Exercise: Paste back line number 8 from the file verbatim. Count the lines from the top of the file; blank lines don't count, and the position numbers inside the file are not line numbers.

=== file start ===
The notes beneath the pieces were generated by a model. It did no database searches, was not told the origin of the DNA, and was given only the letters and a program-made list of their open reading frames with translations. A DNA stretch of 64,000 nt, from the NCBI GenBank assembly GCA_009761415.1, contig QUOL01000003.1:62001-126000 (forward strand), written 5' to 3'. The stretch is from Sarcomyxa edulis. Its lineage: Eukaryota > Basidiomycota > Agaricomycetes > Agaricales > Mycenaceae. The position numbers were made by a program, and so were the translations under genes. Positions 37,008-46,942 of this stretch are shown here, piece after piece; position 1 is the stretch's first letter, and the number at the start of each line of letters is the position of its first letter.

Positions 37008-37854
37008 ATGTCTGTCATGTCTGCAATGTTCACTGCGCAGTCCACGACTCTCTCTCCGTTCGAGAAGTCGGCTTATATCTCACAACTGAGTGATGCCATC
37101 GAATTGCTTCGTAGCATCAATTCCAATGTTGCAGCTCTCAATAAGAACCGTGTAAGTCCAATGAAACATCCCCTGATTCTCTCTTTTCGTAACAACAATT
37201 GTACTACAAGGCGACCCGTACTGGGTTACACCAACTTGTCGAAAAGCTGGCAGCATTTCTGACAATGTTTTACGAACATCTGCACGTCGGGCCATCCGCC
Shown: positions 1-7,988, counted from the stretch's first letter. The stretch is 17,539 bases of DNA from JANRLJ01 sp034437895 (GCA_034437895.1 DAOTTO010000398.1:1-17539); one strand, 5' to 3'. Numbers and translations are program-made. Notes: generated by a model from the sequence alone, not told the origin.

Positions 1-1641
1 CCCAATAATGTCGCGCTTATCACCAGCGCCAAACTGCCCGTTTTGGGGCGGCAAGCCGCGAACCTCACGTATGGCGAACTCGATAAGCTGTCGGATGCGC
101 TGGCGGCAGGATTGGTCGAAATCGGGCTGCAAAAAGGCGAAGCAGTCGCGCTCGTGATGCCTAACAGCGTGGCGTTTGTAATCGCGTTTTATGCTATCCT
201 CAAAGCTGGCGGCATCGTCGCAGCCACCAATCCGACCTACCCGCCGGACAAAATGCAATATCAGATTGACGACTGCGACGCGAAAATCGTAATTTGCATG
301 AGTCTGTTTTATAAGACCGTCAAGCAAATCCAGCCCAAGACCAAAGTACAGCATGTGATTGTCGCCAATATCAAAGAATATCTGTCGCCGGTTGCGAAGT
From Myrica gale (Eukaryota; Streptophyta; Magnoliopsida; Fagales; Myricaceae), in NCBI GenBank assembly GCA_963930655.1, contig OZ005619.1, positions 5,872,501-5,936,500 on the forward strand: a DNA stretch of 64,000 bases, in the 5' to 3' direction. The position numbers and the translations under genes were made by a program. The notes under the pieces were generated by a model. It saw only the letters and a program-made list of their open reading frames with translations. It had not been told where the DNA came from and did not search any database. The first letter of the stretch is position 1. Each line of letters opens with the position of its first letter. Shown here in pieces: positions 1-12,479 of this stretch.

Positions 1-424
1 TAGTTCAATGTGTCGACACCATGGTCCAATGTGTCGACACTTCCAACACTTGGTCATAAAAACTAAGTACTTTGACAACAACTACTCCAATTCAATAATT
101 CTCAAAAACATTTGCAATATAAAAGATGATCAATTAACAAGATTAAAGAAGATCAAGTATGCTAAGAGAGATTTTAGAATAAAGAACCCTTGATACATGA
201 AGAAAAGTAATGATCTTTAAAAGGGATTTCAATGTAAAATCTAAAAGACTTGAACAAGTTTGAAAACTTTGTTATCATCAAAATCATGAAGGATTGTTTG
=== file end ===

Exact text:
1 CCCAATAATGTCGCGCTTATCACCAGCGCCAAACTGCCCGTTTTGGGGCGGCAAGCCGCGAACCTCACGTATGGCGAACTCGATAAGCTGTCGGATGCGC